Guy Debord: Complete Cinematic Works. Scripts, Stills, Documents

“They are the most important radical films ever made.”

Guy DeBord founded the Situationist Internationale–a subversive group that was a formidable contributing factor to the May 1968 revolt in Paris. Although Debord may be more famous for his ever-pertinent, radical book The Society of the Spectacle, Debord also wrote & directed six films that were withdrawn from circulation at his request in the 80s. Following Debord’s death from suicide in 1994, his widow, Alice Debord authorized a re-release of her husband’s work. The book, Guy Debord: Complete Cinematic Works is edited and translated by Ken Knabb, an acknowledged expert on Situationist theory and author of Public Secrets. Knabb’s introduction provides a brief–but solid overview of Debord’s philosophy–including “detournement”–“the diversion of already existing cultural elements to new subversive purposes.” Knabb’s introduction is then followed by the scripts with accompanying scene direction and voice over for Debord’s six films:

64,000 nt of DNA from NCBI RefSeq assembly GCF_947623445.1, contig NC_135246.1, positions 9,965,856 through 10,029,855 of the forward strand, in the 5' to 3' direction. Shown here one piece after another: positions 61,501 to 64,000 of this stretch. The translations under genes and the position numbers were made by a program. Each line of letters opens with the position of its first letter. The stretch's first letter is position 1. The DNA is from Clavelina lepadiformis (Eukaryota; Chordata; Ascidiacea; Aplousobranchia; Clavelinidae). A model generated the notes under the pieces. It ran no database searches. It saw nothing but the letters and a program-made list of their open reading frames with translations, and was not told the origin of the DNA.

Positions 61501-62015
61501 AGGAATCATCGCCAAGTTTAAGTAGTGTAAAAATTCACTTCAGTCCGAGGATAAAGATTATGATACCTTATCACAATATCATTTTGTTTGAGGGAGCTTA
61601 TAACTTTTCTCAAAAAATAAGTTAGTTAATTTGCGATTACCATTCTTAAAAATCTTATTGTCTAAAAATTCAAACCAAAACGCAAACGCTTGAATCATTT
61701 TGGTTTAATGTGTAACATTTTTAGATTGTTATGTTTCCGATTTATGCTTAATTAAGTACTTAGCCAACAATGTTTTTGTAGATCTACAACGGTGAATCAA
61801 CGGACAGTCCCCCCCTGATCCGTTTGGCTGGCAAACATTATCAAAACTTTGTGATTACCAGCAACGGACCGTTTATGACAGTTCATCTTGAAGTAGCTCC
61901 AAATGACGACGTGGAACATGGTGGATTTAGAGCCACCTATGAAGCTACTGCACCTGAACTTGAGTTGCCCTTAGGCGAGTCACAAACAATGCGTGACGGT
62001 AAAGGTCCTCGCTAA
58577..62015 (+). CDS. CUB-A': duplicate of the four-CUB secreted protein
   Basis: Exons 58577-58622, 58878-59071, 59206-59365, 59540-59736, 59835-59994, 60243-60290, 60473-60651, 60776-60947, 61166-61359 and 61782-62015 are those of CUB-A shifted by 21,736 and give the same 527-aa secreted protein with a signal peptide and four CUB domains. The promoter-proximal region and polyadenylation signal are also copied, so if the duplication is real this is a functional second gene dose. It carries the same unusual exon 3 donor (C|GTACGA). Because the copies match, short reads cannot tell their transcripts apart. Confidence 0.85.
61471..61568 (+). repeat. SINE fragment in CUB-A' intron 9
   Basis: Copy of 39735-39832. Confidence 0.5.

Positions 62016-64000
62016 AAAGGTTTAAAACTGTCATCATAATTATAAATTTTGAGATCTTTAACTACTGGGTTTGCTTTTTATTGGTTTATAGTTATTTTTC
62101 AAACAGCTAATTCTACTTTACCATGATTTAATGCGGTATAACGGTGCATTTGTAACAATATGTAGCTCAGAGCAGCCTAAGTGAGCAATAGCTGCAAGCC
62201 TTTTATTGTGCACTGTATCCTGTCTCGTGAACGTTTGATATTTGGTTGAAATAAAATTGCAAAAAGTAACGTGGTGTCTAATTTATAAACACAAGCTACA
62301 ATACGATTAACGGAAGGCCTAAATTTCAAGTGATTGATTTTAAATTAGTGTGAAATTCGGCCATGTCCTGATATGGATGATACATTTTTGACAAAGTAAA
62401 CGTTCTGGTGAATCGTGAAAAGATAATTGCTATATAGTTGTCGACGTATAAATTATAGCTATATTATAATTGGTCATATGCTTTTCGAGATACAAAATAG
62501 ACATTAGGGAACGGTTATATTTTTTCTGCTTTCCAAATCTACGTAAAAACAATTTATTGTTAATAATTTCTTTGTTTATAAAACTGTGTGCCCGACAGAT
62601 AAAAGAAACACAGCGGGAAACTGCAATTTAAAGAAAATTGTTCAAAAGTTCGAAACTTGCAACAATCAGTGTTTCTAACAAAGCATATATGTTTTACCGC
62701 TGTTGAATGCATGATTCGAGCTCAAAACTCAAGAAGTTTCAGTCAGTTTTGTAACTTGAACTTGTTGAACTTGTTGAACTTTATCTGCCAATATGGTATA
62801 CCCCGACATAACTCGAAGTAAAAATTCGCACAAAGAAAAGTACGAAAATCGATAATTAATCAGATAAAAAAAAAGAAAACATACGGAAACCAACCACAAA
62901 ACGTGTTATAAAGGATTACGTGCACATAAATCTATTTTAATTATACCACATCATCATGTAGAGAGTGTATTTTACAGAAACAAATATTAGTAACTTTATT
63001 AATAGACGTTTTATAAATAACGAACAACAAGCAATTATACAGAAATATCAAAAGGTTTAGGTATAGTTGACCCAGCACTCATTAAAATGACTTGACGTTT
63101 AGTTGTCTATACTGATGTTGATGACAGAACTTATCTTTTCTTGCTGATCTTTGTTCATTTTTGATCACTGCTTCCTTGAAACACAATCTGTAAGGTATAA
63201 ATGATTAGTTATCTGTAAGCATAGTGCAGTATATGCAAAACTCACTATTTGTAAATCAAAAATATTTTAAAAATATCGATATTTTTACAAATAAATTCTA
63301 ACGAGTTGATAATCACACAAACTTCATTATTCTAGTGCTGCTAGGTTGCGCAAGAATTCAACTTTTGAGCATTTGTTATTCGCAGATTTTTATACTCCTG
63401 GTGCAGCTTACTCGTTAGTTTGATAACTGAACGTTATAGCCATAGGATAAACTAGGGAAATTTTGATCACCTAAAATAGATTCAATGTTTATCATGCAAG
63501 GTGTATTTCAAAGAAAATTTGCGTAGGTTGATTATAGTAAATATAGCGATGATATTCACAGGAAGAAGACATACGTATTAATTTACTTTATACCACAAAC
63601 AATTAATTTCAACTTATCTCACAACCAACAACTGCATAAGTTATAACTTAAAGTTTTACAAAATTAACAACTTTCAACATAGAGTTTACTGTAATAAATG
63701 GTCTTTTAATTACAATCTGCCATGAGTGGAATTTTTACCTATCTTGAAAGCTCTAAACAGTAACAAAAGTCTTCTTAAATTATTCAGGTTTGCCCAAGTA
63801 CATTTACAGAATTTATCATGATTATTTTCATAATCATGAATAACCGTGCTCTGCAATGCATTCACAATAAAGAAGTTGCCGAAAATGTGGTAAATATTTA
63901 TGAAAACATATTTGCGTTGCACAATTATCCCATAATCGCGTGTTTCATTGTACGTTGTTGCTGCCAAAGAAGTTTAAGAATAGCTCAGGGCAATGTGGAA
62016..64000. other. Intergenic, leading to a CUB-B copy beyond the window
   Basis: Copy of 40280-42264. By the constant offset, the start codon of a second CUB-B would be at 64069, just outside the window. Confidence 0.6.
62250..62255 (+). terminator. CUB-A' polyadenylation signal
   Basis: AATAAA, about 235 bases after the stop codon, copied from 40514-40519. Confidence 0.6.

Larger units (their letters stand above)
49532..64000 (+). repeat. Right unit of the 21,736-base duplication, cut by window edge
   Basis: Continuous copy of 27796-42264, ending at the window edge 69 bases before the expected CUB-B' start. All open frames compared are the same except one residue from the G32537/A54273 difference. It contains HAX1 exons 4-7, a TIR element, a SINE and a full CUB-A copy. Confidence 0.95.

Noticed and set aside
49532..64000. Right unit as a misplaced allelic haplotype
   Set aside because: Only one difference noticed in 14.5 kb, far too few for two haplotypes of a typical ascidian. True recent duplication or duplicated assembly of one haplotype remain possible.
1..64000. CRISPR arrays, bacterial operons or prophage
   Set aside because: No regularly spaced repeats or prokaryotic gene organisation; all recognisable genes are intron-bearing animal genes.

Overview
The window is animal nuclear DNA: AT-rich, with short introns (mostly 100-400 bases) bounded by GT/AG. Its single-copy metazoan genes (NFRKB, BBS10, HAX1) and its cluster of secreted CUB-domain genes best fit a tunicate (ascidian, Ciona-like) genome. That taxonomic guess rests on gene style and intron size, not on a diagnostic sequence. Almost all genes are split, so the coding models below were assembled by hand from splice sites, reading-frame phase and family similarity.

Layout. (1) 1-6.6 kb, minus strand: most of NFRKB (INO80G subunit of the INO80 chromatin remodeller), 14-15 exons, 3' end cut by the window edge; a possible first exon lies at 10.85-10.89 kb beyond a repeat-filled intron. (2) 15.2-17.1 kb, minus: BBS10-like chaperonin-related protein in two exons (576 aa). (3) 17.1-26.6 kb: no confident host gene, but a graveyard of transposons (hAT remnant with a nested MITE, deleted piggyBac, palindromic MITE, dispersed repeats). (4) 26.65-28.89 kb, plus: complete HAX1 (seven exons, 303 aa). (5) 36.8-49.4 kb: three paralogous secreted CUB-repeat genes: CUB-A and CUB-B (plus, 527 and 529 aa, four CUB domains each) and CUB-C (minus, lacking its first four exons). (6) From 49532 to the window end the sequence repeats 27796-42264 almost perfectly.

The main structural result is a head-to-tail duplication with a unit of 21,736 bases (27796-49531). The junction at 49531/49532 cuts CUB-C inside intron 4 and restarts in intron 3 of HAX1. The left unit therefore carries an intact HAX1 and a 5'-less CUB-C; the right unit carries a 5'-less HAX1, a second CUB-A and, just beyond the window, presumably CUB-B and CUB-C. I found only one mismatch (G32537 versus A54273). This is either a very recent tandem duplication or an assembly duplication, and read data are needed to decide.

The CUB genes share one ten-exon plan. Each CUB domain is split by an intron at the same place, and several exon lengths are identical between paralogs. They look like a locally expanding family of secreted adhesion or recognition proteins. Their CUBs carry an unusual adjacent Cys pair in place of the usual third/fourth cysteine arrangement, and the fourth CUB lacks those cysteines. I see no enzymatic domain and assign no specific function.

Howls for Sade (this film is all blank–with no screen images)
On the Passage of a Few Persons Through a Rather Brief Unity of Time
Critique of Separation
The Society of the Spectacle
Refutation of All Judgments, Pro or Con, Thus Far Rendered on the Film The Society of the Spectacle
In girum imus nocte et consumimur igni

Accompanying the film scripts are several black & white stills taken from the films, and then follows a number of articles about the films and Situationist theory. Finally, the book includes a section of notes on the films, a chronology of Debord’s life, a filmography, a list of “unrealized film projects”, an index, and an all-important bibliography for further reading. This bibliography very specifically recommends some books for Situationist information while referring to others as a poor source–this is extremely helpful. Debord’s films may never be accessible–we can hardly expect them to pop up on cable any day soon, so the scripts become a valuable tool in understanding Situationist theory, and the book’s layout ensures at least a representation of Debord’s films.

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Filed under Books about film, France, Political/social films

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